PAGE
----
Feels like: 19°F
Wednesday, Feb. 10, 2016
Picturing the Past 42: Past meets presentPosted Tuesday, January 5, 2010, at 9:45 AM
The front of what was left of the Lee Roy Cunningham home, 731 N. Main St., Monday morning. (T-G Photos by David Melson)
Do the remains of this house bring back any memories?
Shelbyville City Council member Lee Roy Cunningham and his wife, Elizabeth, were the last occupants of this residence at 731 North Main, which burned early Monday. The greenhouse area was part of a first-floor flower shop; the Cunninghams lived on the second floor. For those who left Shelbyville years ago, this is on the west side of the road near the Noblitt Street intersection and would have been the second house south of Noblitt (the house next to Noblitt was torn down years ago and the lot is now part of the Cunningham property).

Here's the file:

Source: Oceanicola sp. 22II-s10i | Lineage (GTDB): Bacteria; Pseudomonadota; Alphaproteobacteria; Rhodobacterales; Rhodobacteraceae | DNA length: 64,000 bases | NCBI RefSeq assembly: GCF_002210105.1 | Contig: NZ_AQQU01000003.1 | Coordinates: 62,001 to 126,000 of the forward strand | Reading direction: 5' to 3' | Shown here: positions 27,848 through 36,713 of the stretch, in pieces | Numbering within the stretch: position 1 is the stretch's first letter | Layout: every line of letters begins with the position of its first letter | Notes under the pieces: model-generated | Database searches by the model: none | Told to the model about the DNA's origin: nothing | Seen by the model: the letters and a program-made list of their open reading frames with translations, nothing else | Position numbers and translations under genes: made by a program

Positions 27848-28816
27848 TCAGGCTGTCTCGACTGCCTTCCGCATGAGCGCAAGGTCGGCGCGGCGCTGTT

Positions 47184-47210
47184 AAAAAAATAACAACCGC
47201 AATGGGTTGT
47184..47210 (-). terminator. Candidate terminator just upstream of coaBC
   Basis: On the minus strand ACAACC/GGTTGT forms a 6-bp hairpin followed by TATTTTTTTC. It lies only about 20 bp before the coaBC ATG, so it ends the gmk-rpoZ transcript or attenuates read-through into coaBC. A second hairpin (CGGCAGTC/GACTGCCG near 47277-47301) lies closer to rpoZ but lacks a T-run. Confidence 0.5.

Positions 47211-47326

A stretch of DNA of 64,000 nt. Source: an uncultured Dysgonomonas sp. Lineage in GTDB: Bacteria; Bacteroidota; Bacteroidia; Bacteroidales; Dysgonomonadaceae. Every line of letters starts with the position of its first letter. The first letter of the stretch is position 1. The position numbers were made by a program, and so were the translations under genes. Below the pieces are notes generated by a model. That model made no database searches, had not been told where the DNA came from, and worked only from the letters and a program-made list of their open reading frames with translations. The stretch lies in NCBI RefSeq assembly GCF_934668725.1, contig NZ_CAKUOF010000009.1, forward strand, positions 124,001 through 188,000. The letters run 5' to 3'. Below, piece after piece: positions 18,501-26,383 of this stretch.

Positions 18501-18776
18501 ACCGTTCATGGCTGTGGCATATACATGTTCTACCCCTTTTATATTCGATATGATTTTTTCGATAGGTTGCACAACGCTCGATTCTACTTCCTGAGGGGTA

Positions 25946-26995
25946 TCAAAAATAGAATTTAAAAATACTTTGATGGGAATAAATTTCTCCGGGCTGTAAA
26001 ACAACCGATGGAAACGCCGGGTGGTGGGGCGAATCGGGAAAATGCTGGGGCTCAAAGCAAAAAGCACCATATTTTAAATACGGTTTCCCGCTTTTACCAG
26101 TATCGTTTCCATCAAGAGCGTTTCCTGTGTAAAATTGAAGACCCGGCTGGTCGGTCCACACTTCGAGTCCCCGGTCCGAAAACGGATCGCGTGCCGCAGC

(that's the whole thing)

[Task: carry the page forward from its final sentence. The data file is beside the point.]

One person referred to this as the "old Thompson house." Were they correct?
The second floor's gone, but you may still be able to see enough of the facade to recognize the house.
Also lost in the blaze were a '57 Chevy BelAir and what appears to be the body of a mid-1950s Thunderbird in storage buildings behind the main house.
As Lee Roy told me, though, what really matters is that he and his wife escaped with their lives.
UPDATE: Two weeks ago I did a PTP on Dr. Carl Rogers' 1952 Christmas display. His daughter, Jeanie Blessing, says the decorations and audio recording still exist. The brightly-lit scenes many people remember will return in 2010 for the first time since 1992, Jeanie says, but this time with everything repainted and restored and the audio recording converted to a modern form of media. Definitely something we -- and a new generation -- can look forward to.
Showing comments in chronological order
[Show most recent comments first]
Respond to this blog
Posting a comment requires free registration:
David Melson is a copy editor and staff writer for the Times-Gazette.
Hot topicsPicturing the past 205: Floods
(14 ~ 1:24 PM, Jan 21)
Picturing the Past 36: Old Sonic, Burger Chef disappear
Picturing the Past 71: Riding the railroad
Picturing the Past 204: Sam Moore's store
Picturing the Past 187: Remembering the lost